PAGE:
Amelanchier x grandiflora 'Autumn Brilliance'™ ('Autumn Brilliance'™ Serviceberry)
Excellent trade name recognition because it is clearly a superior clone across a wide variety of Midwest and Eastern US climates. Grows to 20-25 ft. and develops reliable red-orange autumn color. The showy multi-colored fruits are relished by birds, and it never becomes obtrusive in the landscape.
Among the most prolific of all white-blooming kousas. These are vegetatively propagated from our original budwood accession - the original 'Milky Way' dogwoods at Wayside Gardens. After 50 years, the name is widely recognized and an easy sell to your clients, but pay no premium for Milky Way seedlings.
Best known of the pink C. kousa selections. Flowers are a rich variety of muted pinks. Leaves also tinted with a bit of maroon, adding summer-long interest. Income potential matches its ornamental promise, as its growth is upright and strong. It is not patented, and almost never develops the disease problems associated with C. florida.
The intriguing flowers of this Chinese native tree invite closer inspection. Similar to Flowering Dogwood and Chinese Dogwood, the "petals" are actually large white bracts that overshadow the inconspicuous actual flowers. Difficult to propagate and locate in the wholesale trade, Dove Tree is widely adapted and fast-growing to 40 ft. tall. Once established, it makes an strong specimen tree, seldom damaged by ice storms.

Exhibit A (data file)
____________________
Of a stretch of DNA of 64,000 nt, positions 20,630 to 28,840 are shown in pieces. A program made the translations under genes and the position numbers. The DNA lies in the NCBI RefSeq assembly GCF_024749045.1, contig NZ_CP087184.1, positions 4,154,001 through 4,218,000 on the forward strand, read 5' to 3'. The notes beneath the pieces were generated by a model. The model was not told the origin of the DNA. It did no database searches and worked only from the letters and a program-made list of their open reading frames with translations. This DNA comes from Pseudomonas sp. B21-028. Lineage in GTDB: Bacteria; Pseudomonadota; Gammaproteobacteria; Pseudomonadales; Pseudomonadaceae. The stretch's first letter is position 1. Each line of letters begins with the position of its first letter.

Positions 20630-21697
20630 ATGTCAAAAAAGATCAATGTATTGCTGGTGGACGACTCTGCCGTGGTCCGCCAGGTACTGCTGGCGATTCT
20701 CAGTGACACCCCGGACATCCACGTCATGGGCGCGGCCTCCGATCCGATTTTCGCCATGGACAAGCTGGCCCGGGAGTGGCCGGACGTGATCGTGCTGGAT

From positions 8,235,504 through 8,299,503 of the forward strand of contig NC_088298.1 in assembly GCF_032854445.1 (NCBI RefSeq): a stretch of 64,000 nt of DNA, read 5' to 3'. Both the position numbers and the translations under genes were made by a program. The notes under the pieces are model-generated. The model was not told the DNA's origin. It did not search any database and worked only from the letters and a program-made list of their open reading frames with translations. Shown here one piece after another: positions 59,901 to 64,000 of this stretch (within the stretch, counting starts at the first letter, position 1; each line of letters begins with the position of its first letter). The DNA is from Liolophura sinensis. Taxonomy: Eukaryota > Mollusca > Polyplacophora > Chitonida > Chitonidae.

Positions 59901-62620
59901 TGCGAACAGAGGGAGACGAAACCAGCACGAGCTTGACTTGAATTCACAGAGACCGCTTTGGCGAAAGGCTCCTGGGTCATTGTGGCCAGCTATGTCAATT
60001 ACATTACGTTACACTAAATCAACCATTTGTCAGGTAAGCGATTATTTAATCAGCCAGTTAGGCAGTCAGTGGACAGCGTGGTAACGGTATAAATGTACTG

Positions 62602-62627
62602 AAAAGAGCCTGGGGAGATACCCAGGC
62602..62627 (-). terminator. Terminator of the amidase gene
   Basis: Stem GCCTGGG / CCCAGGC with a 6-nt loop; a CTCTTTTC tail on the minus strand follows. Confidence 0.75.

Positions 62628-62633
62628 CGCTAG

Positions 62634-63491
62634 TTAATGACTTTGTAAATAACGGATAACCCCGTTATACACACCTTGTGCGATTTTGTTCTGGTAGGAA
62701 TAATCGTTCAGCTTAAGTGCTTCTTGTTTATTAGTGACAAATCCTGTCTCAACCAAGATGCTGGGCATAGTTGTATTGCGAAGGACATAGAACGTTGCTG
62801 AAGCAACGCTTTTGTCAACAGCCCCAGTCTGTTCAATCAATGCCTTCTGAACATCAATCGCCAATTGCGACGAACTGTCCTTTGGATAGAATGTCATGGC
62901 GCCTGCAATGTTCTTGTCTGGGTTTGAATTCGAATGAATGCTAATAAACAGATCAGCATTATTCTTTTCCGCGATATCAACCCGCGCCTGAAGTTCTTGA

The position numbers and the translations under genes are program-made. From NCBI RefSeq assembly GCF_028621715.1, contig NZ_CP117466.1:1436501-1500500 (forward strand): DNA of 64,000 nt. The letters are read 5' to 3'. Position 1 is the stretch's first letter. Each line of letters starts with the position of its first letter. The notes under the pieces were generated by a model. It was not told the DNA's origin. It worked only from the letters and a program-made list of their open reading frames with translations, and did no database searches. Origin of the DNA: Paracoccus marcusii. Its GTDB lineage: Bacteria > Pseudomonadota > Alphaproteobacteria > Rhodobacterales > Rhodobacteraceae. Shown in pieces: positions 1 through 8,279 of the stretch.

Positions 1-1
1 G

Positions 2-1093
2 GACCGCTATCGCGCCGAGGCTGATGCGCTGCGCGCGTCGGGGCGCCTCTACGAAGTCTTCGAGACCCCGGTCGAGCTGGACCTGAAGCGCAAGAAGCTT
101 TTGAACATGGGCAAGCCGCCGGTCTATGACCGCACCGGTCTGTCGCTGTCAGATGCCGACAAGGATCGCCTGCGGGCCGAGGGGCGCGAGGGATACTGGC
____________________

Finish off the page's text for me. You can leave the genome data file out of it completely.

A crowning jewel for the connoisseur's garden. Tall Stewartia differs from the larger, more commonly encountered species Stewartia pseudocamellia with its smooth, reddish brown bark and smaller leaves, Flowers are more abundant and smaller. Charming muted maroon fall color, even in the South. This tree is perfectly planted in afternoon-shaded loose, organic soil or near a woods edge. Alongside an old rotted tree stump is perfect. It will NOT tolerate wet or compacted soil in the immediate vicinity of home or street construction. Yet, with thoughtful planting care and judicious watering practice, few small trees are as tastefully gracious in their full-season garden appeal.
Among the most desirable of all deciduous landscape trees. Camellia-like flowers in early summer. Striking bark patches that resemble pieces of a puzzle. Diminutive mature size, ideal as a small specimen tree. Red, yellow, and orange autumn leaf colors. This taxon is the ideal landscape tree - the complete package. Our strain is originally from the vicinity of Nikko Park in Japan, and has survived the extremely harsh winter lows of the UP in Quinnisec, Michigan. We're talking 35 below zero! Check out their amazing root systems, pot up or plant them out, and make some money.
Leaves with fuzzy underside, much larger than those of the far more common S. japonicus. Superb, fragrant flowers dangle in long showy clusters. Open branch habit; ultimately twice as tall as S. japonicus. Requires full sun and well-drained soil.